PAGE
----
On May 28th, 2015 Armenians around the world celebrated the 97th Anniversary of the Declaration of Independence of Armenia’s First Republic – the occasion popularly referred to as “Mayis 28”. This is a significant date on the global Armenian calendar for various reasons. It is significant, because in the lead-up to Mayis 28, Armenians rose from the ashes of the Armenian Genocide, when 1.5 million of their compatriots were subjected to an attempt by Ottoman Turkey to rid the world of the Armenian race.
It is significant, because in the lead-up to Mayis 28, Armenian civilians followed the lead of revolutionaries by bearing arms and staging battles in Sartarabad, Gharakilise and Pashabaran.
It is significant, because on Mayis 28, Armenia was able to form an independent state with an autonomous government for the first time in over 500 years.
It is also significant, because following Mayis 28, Armenia’s fledgling Republic formed a government, led by the Armenian Revolutionary Federation majority, which will go down in history as one of the models of democracy.
A gender-representative government was formed, with women not only given the right to vote in that election, but also to be elected. And, as a result, three women were elected as part of Armenia’s first Parliament, which consisted of 80 members.
To draw a comparison, Australia – rightly considered a modern beacon of democracy – elected its first female Member of Parliament in 1943; 24 years later!
Sona Zeytlian has done some fantastic research in her book titled “The Role of Women in the Armenian Revolutionary Movement”, which allows us to learn more about the Armenian Republic’s first female MPs, Katarine Zalyan-Manukyan, Pertchuhi Partizpanyan-Barseghyan and Varvara Sahakyan.
Before moving onto the pressing question this article asks, which is “Where Are Our Women?”, allow me to copy and paste from Zeytlian a short biography on each these fantastic pioneers of democracy.
“Katarine Zalyan-Manukyan was the wife of Aram Manukyan, who was the founder of the First Republic of Armenia. She was elected an MP and was a member of the health committee. Being a nurse, she dedicated herself to helping orphans and migrants by leading a struggle against epidemics day and night. She met her future husband at one of the orphanages. In 1917, they got married in Yerevan and had a daughter named Seda. In 1919, when Seda was only four months old, Aram got infected with typhus and died. After the fall of the First Republic, the political persecutions of the Bolsheviks were added to Katarine’s deprivations. She died in 1965, and had said the following to her daughter prior to her death: “I didn’t see it, but you will definitely see the day when people will remember and appreciate your father. I’m certain that the people won’t forget him.” And that’s exactly what happened.”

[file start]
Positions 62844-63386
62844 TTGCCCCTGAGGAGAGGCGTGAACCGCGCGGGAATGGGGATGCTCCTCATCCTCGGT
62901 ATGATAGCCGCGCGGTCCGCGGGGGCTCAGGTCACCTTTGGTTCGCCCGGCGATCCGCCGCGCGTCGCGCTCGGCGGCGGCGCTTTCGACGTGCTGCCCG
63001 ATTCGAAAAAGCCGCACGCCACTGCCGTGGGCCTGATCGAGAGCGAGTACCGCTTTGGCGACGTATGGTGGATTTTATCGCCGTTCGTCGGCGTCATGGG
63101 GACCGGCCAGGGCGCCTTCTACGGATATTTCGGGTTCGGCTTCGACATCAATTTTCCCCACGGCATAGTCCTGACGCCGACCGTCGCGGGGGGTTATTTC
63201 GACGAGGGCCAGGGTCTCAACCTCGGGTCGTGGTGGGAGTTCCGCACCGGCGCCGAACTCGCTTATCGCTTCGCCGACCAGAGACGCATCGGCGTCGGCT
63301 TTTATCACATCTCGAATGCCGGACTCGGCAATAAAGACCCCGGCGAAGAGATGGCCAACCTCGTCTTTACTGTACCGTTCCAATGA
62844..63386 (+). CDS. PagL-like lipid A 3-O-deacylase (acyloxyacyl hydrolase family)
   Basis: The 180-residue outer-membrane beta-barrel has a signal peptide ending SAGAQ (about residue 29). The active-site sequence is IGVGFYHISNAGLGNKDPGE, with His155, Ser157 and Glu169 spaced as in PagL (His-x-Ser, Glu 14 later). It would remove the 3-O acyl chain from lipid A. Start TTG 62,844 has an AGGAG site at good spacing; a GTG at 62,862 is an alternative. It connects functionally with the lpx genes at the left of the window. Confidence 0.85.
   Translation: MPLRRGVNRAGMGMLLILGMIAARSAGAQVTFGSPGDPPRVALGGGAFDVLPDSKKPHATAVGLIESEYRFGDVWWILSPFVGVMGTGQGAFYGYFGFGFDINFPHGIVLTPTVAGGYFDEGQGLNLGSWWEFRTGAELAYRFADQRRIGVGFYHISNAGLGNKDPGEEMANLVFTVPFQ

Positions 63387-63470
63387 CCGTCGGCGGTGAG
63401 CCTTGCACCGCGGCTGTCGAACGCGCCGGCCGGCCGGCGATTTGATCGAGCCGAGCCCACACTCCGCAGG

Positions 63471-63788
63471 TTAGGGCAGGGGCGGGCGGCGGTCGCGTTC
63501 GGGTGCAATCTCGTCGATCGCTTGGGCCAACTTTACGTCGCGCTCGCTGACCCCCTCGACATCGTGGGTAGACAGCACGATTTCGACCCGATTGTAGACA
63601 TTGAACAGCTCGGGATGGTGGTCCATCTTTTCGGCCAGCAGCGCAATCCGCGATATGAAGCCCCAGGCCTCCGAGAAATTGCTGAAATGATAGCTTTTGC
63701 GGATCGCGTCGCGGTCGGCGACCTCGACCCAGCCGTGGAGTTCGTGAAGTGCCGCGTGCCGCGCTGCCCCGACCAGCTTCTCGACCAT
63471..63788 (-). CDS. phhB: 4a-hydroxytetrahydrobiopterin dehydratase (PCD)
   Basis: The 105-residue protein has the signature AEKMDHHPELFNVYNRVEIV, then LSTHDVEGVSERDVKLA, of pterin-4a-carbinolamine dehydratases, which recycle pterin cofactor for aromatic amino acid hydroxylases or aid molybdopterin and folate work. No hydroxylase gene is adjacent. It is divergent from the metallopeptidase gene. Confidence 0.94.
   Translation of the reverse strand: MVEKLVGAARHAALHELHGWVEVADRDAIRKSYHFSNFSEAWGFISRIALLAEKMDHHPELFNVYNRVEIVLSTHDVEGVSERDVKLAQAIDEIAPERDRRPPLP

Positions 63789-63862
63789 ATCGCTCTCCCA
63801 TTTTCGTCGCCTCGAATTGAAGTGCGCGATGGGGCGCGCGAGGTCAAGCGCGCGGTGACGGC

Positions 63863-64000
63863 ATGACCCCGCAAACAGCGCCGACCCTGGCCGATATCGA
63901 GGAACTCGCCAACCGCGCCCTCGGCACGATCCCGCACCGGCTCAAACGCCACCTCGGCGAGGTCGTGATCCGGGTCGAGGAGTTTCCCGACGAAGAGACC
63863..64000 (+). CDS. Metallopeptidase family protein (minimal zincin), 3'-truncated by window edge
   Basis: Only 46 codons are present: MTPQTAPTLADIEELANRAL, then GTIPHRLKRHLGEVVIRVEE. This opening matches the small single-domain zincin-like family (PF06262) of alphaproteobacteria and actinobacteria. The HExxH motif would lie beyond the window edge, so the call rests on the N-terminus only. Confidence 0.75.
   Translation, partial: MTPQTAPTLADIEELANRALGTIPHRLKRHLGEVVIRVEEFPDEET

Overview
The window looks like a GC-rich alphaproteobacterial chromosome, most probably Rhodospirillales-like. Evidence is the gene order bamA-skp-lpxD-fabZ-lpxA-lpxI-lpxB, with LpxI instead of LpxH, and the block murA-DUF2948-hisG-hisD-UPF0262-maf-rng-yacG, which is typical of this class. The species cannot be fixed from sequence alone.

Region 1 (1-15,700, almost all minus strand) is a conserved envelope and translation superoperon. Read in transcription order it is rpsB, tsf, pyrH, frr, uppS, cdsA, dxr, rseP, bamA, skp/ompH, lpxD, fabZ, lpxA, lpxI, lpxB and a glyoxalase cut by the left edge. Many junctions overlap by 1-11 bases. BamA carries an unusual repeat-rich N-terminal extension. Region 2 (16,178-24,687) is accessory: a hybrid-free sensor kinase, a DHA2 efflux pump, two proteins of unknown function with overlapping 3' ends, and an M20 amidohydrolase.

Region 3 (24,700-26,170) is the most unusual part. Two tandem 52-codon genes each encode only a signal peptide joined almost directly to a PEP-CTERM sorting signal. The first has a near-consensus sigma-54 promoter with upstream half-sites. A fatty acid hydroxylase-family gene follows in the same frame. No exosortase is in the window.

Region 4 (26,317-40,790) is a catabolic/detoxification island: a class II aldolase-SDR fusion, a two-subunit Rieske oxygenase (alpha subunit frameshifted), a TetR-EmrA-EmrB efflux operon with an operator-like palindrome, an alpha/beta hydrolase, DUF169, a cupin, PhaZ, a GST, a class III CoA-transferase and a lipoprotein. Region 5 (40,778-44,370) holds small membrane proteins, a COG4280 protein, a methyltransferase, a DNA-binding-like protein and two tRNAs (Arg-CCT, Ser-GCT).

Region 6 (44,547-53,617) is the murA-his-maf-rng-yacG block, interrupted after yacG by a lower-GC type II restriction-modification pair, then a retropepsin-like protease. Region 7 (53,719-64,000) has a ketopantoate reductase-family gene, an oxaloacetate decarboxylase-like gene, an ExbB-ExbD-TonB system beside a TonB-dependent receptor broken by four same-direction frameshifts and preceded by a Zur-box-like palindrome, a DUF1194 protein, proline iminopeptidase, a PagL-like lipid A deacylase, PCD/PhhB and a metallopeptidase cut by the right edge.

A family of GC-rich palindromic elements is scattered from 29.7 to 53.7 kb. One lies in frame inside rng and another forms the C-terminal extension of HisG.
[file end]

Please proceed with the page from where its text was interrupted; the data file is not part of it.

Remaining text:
“Pertchuhi Partizpanyan-Barseghyan was born in 1886 in Edirne (Turkey). She was only 16 years old when she met her future husband, member of the Armenian revolutionary movement Sargis Barseghyan. At the initiative of her husband, she created the “Union of Armenian Women”. She traveled to Geneva to study literature and pedagogy. In this period, she also began to create with the pseudonym Etna and wrote short stories included in a collection entitled “After the Storm”. Pertchuhi and Sargis had a short-lived marriage (Sargis was killed in 1915). In the wake of her husband’s death, Pertchuhi moved to Tbilisi and later to Yerevan. Elected a Member of Parliament, she coordinated the activities with the American Relief Committee. After the fall of the First Republic of Armenia, like many, she also left the country. She settled in Paris where she held office in the office of Nansen and continued to write. She died in 1940.”
“Varvara Sahakyan was the wife of the first chairman of the parliament Avetik Sahakyan. She was elected a Member of Parliament and became the educational programs coordinator in the Republic of Armenia. After the occupation by the Russian army in December 1920, her husband and other national figures were sentenced to prison in Yerevan. After the failure of the 1921 February Revolution, Varvara, her husband their two children moved to Tavriz. After living here for six years, they moved to Iraq, but the climate had a bad impact on Varvara’s health, and the family was compelled to move to Lebanon. In Beirut Varvara became actively involved in community service again and participated in the activities carried out by the Armenian Relief Cross. She died in 1934.”